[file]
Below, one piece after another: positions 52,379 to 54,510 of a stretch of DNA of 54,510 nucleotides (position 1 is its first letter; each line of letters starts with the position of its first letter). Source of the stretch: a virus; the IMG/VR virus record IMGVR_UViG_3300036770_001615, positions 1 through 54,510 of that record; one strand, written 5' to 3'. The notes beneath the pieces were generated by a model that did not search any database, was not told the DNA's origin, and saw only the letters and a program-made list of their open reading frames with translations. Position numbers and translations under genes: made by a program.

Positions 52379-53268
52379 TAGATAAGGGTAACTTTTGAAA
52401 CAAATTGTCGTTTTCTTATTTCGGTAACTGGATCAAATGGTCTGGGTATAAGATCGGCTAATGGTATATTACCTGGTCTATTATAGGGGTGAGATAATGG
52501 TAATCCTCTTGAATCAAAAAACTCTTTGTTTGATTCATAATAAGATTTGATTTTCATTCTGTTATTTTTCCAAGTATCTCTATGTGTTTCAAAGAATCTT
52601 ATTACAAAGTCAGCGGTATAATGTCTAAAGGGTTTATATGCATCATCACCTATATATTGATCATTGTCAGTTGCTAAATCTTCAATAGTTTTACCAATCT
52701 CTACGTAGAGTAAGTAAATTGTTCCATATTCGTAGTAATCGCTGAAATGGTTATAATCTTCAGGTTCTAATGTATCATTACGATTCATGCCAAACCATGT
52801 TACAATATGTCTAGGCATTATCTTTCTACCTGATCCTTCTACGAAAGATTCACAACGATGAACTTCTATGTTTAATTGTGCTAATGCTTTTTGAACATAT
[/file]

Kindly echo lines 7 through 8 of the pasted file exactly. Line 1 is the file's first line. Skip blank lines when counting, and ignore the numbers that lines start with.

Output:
52701 CTACGTAGAGTAAGTAAATTGTTCCATATTCGTAGTAATCGCTGAAATGGTTATAATCTTCAGGTTCTAATGTATCATTACGATTCATGCCAAACCATGT
52801 TACAATATGTCTAGGCATTATCTTTCTACCTGATCCTTCTACGAAAGATTCACAACGATGAACTTCTATGTTTAATTGTGCTAATGCTTTTTGAACATAT